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Cancer Res. 2005 Dec 15;65(24):11375-83.

Inducible IkappaB kinase/IkappaB kinase epsilon expression is induced by CK2 and promotes aberrant nuclear factor-kappaB activation in breast cancer cells.

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  • 1Department of Biochemistry, Boston University School of Medicine, MA 02118, USA.

Abstract

Aberrant activation of nuclear factor-kappaB (NF-kappaB) transcription factors has been implicated in the pathogenesis of breast cancer. We previously showed elevated activity of IkappaB kinase alpha (IKKalpha), IKKbeta, and protein kinase CK2 in primary human breast cancer specimens and cultured cells. A novel inducible IKK protein termed IKK-i/IKKepsilon has been characterized as a potential NF-kappaB activator. Here, we provide evidence that implicates IKK-i/IKKepsilon in the pathogenesis of breast cancer. We show IKK-i/IKKepsilon expression in primary human breast cancer specimens and carcinogen-induced mouse mammary tumors. Multiple breast cancer cell lines showed higher levels of IKK-i/IKKepsilon and kinase activity compared with untransformed MCF-10F breast epithelial cells. Interestingly, IKK-i/IKKepsilon expression correlated with CK2alpha expression in mammary glands and breast tumors derived from MMTV-CK2alpha transgenic mice. Ectopic CK2 expression in untransformed cells led to increased IKK-i/IKKepsilon mRNA and protein levels. Inhibition of CK2alpha via the pharmacologic inhibitor apigenin or upon transfection of a CK2 kinase-inactive subunit reduced IKK-i/IKKepsilon levels. Expression of a kinase-inactive IKK-i/IKKepsilon mutant in breast cancer cells reduced NF-kappaB activity as judged by transfection assays of reporters driven either by NF-kappaB elements or the promoters of two NF-kappaB target genes, cyclin D1 and relB. Importantly, the kinase-inactive IKK-i/IKKepsilon mutant reduced the endogenous levels of these genes as well as the ability of breast cancer cells to grow in soft agar or form invasive colonies in Matrigel. Thus, CK2 induces functional IKK-i/IKKepsilon, which is an important mediator of the activation of NF-kappaB that plays a critical role in the pathogenesis of breast cancer.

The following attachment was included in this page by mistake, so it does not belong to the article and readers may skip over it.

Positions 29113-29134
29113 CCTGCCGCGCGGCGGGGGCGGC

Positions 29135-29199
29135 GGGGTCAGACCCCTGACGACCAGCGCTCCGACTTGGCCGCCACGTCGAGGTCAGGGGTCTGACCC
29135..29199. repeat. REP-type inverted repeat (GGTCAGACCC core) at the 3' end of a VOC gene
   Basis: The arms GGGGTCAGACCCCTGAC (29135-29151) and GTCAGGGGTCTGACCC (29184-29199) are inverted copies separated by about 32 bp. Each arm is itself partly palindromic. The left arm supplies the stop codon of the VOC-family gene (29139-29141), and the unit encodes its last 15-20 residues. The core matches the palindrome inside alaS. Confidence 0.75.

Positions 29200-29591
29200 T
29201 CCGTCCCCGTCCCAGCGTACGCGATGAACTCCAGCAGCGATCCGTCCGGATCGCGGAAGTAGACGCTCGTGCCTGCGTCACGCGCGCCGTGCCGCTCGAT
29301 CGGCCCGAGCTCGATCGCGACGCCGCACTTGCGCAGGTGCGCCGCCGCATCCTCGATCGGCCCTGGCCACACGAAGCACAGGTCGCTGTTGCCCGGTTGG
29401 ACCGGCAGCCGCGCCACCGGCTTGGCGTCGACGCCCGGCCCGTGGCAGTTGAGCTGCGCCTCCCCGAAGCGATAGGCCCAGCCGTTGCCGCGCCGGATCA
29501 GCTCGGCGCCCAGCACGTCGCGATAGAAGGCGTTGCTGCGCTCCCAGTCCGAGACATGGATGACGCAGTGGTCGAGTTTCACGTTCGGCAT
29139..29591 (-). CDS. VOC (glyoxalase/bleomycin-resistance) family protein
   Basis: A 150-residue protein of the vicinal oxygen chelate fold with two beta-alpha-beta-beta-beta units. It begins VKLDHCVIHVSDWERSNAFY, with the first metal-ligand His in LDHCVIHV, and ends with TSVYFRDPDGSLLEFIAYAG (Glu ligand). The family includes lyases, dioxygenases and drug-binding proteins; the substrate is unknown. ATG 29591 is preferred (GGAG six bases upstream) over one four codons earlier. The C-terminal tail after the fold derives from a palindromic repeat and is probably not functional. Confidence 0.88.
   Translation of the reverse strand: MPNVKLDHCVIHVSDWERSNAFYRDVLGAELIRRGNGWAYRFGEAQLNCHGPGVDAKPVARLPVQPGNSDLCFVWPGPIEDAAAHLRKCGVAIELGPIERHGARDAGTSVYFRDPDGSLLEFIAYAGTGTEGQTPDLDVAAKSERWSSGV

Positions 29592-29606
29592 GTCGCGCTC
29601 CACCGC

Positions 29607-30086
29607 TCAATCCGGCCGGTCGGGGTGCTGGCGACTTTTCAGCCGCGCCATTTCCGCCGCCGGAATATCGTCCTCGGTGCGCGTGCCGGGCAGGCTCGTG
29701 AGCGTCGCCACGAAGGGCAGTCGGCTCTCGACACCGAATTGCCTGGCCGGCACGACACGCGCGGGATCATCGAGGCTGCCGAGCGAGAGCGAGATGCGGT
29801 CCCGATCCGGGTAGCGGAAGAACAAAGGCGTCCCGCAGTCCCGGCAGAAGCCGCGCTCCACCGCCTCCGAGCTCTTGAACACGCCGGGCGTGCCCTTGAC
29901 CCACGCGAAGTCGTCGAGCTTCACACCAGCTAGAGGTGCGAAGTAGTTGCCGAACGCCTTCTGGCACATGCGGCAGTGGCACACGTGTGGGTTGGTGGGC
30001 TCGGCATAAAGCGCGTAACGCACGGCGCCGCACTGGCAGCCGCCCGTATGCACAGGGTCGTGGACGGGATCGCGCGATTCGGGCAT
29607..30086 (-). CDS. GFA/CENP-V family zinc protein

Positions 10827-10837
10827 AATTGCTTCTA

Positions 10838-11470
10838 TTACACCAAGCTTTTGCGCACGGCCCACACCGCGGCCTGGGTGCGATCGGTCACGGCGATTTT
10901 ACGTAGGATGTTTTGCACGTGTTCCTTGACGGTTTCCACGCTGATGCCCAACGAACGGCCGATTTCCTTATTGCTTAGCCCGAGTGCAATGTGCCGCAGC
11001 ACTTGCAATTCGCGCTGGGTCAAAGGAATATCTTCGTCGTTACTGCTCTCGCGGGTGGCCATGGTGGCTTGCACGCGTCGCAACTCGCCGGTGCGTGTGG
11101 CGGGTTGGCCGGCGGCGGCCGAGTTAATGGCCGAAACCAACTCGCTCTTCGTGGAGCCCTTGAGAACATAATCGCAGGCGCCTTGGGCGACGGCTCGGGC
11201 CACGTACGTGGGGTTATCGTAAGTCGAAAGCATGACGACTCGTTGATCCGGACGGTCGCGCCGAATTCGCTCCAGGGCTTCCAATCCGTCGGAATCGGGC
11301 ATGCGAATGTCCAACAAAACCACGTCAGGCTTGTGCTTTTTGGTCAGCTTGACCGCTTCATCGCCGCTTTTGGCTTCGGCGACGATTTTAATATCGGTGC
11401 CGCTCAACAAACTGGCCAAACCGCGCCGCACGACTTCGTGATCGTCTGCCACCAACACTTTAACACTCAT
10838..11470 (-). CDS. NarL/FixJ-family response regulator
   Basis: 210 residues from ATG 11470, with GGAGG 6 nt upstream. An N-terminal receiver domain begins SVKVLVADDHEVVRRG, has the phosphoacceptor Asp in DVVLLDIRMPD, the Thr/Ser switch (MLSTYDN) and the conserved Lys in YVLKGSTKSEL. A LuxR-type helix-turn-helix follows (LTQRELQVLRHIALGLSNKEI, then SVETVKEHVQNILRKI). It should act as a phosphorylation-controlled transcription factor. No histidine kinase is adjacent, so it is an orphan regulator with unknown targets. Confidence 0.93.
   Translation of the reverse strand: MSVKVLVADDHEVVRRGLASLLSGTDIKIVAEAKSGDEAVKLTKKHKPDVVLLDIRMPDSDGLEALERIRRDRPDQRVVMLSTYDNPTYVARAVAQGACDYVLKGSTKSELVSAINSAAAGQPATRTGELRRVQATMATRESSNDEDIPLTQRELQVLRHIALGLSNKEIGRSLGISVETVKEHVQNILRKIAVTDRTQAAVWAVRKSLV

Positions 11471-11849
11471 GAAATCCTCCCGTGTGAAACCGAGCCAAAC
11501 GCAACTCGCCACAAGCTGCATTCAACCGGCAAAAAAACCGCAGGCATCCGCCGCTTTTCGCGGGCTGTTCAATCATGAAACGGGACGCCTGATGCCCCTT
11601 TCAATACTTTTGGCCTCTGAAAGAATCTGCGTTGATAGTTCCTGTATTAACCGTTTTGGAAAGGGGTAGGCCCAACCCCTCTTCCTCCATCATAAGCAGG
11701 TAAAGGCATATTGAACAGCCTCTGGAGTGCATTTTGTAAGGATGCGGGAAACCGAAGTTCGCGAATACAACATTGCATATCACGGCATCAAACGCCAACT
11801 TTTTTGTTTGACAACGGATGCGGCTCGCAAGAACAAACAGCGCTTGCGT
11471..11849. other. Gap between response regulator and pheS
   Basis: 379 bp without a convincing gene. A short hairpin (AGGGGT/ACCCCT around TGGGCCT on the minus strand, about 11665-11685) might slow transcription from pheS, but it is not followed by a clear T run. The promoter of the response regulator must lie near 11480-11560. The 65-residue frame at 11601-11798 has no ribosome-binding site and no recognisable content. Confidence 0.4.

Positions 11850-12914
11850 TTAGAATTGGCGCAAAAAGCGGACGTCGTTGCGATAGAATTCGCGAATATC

PMID:
16357145
[PubMed - indexed for MEDLINE]
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